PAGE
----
Fat from cells with more alpha-2 adrenergic receptors is more difficult to burn, so by triggering the improved fat-burning response, yohimbe bark essentially works as a stimulant similar to caffeine due to the impact it has on our bodies’ fight-or-flight hormones.


A 1991 study from the Hypertensive-Endocrine Branch of Bethesda’s National Heart, Lung, and Blood Institute looked at yohimbe’s impact on the alpha-2 adrenergic receptors, and found that the natural compound influenced levels of the stress hormone norepinephrine in rat studies. The research appeared in the Journal Brain Research. 4


Another study from the same year, this one from Polish researchers that appeared in the Israeli Journal of Medical Research, compared the results of yohimbe and a placebo on obese women found that those subjects taking the yohimbe bark supplement lost more weight than those taking the placebo. Both groups were on the same low-calorie diet. 5

Those elevated levels of stress hormones may also play a role in kicking appetite to the curb, one of the most effective ways to promote visible weight loss.


Yohimbe may also curb appetite, elevate mood

Though the research is rather old, a 1984 animal study that appeared in the journal Pharmacology, Biochemistry, and Behavior found that both obese and lean mice had less of an appetite after exposure to yohimbe. 6


One study found that yohimbe provides profound benefits for those dealing with depression, which can cause overeating in those prone to consuming calories to tamp down their feelings. The 2012 clinical trial, conducted over a period of eight years under the supervision of the National Institutes of Health Clinical Center in Bethesda, Md., found that when given during the sleep cycle, yohimbine showed real mood-boosting benefits in a short period of time.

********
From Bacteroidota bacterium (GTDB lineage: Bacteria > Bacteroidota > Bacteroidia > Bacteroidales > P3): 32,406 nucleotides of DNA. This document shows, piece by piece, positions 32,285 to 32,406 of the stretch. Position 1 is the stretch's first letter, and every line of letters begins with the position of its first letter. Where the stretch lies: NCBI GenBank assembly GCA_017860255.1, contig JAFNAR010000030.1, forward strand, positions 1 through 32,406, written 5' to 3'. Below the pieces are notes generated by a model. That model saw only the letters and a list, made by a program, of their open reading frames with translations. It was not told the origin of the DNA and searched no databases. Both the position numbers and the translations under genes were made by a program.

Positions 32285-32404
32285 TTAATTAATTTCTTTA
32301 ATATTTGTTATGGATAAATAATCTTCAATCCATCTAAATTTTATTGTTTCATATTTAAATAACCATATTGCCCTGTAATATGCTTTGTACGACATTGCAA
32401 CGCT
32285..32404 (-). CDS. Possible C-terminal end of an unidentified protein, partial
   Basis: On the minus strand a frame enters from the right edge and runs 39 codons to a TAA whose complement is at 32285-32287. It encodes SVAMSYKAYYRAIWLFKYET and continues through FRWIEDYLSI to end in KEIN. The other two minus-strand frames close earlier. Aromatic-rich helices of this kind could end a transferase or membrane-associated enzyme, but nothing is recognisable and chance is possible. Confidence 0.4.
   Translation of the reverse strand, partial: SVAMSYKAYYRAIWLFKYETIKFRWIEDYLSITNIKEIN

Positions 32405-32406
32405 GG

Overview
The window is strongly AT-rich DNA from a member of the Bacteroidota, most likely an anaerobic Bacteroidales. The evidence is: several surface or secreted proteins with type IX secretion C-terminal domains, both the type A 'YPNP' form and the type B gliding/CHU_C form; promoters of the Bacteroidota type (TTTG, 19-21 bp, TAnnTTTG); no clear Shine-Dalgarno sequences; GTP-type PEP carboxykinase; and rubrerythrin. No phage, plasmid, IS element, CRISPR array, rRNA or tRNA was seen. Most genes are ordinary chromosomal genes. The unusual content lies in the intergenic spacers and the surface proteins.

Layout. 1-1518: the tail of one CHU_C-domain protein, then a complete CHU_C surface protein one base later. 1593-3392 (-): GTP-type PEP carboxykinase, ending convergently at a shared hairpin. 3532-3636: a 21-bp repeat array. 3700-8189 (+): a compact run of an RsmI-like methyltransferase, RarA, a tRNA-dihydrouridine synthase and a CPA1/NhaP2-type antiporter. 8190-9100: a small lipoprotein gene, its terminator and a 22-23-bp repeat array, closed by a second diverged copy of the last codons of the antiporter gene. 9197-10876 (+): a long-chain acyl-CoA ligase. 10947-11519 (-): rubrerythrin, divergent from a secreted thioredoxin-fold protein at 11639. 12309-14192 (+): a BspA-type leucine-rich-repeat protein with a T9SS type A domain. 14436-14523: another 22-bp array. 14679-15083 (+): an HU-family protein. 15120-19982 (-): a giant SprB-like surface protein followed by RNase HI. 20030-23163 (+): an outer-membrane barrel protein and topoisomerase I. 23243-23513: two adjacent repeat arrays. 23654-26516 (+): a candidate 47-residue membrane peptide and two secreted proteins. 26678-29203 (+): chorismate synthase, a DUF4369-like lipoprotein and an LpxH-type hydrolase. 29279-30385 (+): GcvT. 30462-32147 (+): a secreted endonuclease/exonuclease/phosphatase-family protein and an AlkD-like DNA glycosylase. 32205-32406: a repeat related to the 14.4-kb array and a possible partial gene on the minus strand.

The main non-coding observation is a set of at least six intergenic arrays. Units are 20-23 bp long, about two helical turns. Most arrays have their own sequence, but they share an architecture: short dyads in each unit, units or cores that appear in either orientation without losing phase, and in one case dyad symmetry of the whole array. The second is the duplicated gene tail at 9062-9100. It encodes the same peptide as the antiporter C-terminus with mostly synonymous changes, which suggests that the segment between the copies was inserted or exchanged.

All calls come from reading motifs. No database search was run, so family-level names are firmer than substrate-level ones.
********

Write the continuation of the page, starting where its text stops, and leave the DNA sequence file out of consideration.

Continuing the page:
And when it comes to depression and overeating, there is a distinct link, according to Dr. Cynthia Bulik of the University of North Carolina at Chapel Hill, who told WebMD.com that the same genes associated with depression are also linked to anxiety and eating disorders, creating a perfect storm for potential obesity. 7

The takeaway


Given its potential ability to shut down appetite, increase fat burn and curb emotional overeating, yohimbe bark is an excellent natural ingredient to melt away excess fat, which is why it is included in our NutraLeaf Plant-Based Fat Burner.


NOTE: Still, it does not come without risks. Those with heart disease, either high or low blood pressure, kidney or liver disease, should not take yohimbe bark supplements. Pregnant women and teens under the age of 18 should also avoid it.


SOURCES:

  1. https://www.ncbi.nlm.nih.gov/pubmed/17214405
  2. https://www.ncbi.nlm.nih.gov/pubmed/2906290
  3. https://www.healthline.com/nutrition/5-natural-fat-burners#section5
  4. https://www.ncbi.nlm.nih.gov/pubmed/2054662
  5. https://www.ncbi.nlm.nih.gov/pubmed/16583406
  6. https://www.ncbi.nlm.nih.gov/pubmed/6145164
  7. https://www.webmd.com/mental-health/eating-disorders/binge-eating-disorder/features/binge-eating-depression#1